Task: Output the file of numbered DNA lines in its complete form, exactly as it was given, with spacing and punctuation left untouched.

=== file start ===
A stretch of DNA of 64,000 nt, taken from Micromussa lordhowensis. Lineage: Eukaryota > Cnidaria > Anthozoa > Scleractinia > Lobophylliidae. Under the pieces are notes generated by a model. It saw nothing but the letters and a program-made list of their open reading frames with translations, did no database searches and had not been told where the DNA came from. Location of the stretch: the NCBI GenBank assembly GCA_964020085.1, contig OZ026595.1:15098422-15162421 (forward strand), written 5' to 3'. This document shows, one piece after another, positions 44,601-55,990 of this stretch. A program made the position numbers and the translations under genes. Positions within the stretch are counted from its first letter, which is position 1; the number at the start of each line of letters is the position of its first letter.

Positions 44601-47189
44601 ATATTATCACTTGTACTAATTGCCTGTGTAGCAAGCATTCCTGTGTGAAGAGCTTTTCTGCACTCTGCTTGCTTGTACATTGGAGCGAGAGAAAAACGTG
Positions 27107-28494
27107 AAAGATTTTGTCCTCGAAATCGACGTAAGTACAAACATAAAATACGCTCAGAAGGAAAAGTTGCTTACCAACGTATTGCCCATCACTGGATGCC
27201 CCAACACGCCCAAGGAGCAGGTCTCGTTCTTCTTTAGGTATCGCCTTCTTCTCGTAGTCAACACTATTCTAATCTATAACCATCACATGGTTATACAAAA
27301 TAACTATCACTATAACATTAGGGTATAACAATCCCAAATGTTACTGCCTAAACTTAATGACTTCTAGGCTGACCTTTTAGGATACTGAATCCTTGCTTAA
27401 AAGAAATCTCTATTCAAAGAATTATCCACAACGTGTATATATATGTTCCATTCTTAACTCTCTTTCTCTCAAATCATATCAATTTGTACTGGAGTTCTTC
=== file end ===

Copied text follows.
A stretch of DNA of 64,000 nt, taken from Micromussa lordhowensis. Lineage: Eukaryota > Cnidaria > Anthozoa > Scleractinia > Lobophylliidae. Under the pieces are notes generated by a model. It saw nothing but the letters and a program-made list of their open reading frames with translations, did no database searches and had not been told where the DNA came from. Location of the stretch: the NCBI GenBank assembly GCA_964020085.1, contig OZ026595.1:15098422-15162421 (forward strand), written 5' to 3'. This document shows, one piece after another, positions 44,601-55,990 of this stretch. A program made the position numbers and the translations under genes. Positions within the stretch are counted from its first letter, which is position 1; the number at the start of each line of letters is the position of its first letter.

Positions 44601-47189
44601 ATATTATCACTTGTACTAATTGCCTGTGTAGCAAGCATTCCTGTGTGAAGAGCTTTTCTGCACTCTGCTTGCTTGTACATTGGAGCGAGAGAAAAACGTG
Positions 27107-28494
27107 AAAGATTTTGTCCTCGAAATCGACGTAAGTACAAACATAAAATACGCTCAGAAGGAAAAGTTGCTTACCAACGTATTGCCCATCACTGGATGCC
27201 CCAACACGCCCAAGGAGCAGGTCTCGTTCTTCTTTAGGTATCGCCTTCTTCTCGTAGTCAACACTATTCTAATCTATAACCATCACATGGTTATACAAAA
27301 TAACTATCACTATAACATTAGGGTATAACAATCCCAAATGTTACTGCCTAAACTTAATGACTTCTAGGCTGACCTTTTAGGATACTGAATCCTTGCTTAA
27401 AAGAAATCTCTATTCAAAGAATTATCCACAACGTGTATATATATGTTCCATTCTTAACTCTCTTTCTCTCAAATCATATCAATTTGTACTGGAGTTCTTC